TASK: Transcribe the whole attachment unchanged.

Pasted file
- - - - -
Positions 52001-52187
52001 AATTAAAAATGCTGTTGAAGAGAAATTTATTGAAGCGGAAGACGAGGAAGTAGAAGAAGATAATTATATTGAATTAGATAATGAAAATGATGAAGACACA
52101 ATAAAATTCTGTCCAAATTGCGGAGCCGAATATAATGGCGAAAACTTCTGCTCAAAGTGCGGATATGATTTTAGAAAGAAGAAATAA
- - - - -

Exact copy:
Positions 52001-52187
52001 AATTAAAAATGCTGTTGAAGAGAAATTTATTGAAGCGGAAGACGAGGAAGTAGAAGAAGATAATTATATTGAATTAGATAATGAAAATGATGAAGACACA
52101 ATAAAATTCTGTCCAAATTGCGGAGCCGAATATAATGGCGAAAACTTCTGCTCAAAGTGCGGATATGATTTTAGAAAGAAGAAATAA